The poem "Nine Gold Medals", written by the American poet David Lee Roth, consists of 8 stanzas, each containing 4 lines. The poet has employed the unrhymed free verse form for this poetic piece. This is in sync with the form and structure of poetry written these days.

The setting or the scene of this poem is that of 'Special Olympics'. In these Olympics, differently-abled persons, who have some problem/s in a particular part of the body, participate in various sports events. The contestants put in a lot of preparation and practice.

Olympics and Paralympics are held once every four years. Athletes from all over the world train hard to participate in this event. Winning a medal in these games is the ultimate goal of every athlete of the world. In this poem, which is aptly titled 'Nine Gold Medals', the poet tells us that success at such top levels of sports competition is not all about winning medals only. Instead, it's more about the display of humanitarian spirit and the fundamental human values of empathy, love, compassion and cooperation. Commitment to these values is the hallmark of true sportsmanship. The poem brilliantly presents the idea of empathy and through the event described here, tries to reinforce the significance of human values suggesting how they are as important as the spirit of competition.

The poem presents the situation of a race, where the contestants leave aside their desire to win the medal to help a smaller and weaker contestant. They all go hand-in-hand to the finishing line. The message conveyed by this poem is loud and clear. In order to enhance the quality of our life we need to develop empathy. Empathy is essentially a person's capacity to understand another person's experience from his/her point of view. It can also be regarded as the ability to understand and accept others who are different from us. It helps us to appreciate what the other person is going through and to offer emotional support at the time of need. Empathy works wonders when applied to relationships – our family, our friends or colleagues. It encourages positive behaviour towards people who are in need. Not only does empathy help us to resolve conflicts but it also enables us to find solutions to problems. In the process, we end up making decisions to benefit us without hurting others.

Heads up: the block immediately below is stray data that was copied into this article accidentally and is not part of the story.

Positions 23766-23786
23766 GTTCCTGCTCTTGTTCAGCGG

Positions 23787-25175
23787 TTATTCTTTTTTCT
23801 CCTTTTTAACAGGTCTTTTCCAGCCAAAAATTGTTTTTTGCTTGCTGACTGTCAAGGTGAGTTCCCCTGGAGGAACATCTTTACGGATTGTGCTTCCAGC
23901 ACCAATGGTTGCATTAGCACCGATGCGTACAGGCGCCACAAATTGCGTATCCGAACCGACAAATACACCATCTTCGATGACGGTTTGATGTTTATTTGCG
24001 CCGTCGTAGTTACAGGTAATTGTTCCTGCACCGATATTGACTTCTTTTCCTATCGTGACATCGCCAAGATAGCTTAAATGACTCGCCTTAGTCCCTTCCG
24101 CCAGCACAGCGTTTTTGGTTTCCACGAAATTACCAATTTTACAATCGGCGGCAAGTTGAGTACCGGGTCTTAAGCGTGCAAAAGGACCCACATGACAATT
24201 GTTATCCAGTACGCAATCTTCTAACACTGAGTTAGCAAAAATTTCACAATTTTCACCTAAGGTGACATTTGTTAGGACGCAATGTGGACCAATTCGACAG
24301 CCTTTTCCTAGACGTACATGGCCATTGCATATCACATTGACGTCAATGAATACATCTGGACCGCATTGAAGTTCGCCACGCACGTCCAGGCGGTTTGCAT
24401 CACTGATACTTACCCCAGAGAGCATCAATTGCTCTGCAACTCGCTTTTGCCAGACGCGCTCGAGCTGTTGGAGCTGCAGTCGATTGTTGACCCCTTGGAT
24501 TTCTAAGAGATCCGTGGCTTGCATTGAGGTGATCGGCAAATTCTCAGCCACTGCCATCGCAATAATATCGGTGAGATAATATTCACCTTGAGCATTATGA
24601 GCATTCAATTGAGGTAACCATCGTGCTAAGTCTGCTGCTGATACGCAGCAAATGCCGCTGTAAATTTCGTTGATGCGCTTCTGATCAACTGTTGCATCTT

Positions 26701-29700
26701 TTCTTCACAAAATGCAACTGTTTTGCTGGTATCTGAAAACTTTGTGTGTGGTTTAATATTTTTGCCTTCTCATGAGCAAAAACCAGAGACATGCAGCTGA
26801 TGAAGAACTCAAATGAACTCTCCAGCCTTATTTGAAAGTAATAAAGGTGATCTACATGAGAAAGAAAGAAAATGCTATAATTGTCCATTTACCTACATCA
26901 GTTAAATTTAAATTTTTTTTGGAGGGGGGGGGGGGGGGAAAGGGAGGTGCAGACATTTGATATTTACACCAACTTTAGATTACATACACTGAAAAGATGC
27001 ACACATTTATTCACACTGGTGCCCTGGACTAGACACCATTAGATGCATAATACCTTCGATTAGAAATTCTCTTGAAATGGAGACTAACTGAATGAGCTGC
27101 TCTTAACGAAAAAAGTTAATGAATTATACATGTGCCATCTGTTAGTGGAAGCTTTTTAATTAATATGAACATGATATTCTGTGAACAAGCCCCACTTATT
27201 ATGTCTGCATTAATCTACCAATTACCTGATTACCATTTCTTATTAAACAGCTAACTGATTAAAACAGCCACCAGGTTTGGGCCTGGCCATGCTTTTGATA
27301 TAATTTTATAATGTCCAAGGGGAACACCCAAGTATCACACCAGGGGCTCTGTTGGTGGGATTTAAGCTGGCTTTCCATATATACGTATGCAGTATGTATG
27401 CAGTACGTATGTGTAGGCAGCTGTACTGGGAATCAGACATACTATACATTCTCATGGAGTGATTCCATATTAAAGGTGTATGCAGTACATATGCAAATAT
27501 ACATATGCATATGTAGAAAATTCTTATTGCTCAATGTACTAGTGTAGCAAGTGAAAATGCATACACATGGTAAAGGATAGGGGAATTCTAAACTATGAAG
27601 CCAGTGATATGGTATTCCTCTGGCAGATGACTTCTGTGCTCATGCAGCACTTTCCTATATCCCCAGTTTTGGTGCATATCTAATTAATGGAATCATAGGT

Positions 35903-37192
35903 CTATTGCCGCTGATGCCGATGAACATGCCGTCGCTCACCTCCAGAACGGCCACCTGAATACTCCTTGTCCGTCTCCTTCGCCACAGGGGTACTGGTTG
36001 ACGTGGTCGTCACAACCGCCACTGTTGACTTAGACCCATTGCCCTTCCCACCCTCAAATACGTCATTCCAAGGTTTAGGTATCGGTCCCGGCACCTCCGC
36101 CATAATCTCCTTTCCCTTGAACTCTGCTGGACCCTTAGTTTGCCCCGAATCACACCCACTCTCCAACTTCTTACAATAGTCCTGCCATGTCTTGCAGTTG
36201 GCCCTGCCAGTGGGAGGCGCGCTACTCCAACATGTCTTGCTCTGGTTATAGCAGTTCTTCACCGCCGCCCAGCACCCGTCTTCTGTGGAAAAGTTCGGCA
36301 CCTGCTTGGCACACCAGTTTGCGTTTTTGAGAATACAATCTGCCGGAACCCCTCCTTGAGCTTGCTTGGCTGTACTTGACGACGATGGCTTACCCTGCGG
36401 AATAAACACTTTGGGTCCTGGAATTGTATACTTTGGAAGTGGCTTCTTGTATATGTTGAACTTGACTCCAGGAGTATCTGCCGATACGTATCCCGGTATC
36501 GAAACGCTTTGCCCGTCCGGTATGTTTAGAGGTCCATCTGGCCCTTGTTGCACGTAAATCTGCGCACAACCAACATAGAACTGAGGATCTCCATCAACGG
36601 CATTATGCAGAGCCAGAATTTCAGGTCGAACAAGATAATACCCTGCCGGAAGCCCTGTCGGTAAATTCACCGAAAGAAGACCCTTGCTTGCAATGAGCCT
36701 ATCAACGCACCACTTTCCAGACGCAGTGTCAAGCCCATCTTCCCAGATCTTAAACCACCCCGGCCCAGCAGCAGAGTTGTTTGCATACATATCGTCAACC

In a nutshell, empathy can be considered to be one's ability to put oneself in another's shoes'. That is exactly what the eight contestants have done. One look at the fallen contestant has forced them to think 'what would I have felt if I had fallen?' and they know exactly what they have to do. The poem also shows that empathetic behaviour is applauded by all.

Word - Meanings 

athletes - persons who are trained in sports:
building up - preparing:
spectator - person who watches at a show, game, or another event;
poised - ready:
stumbled – tripped;
staggered - moved unsteadily:
anguish – severe suffering or mental pain;
dashed in the dirt - came to nothing:
occurred - happened;
lad - boy.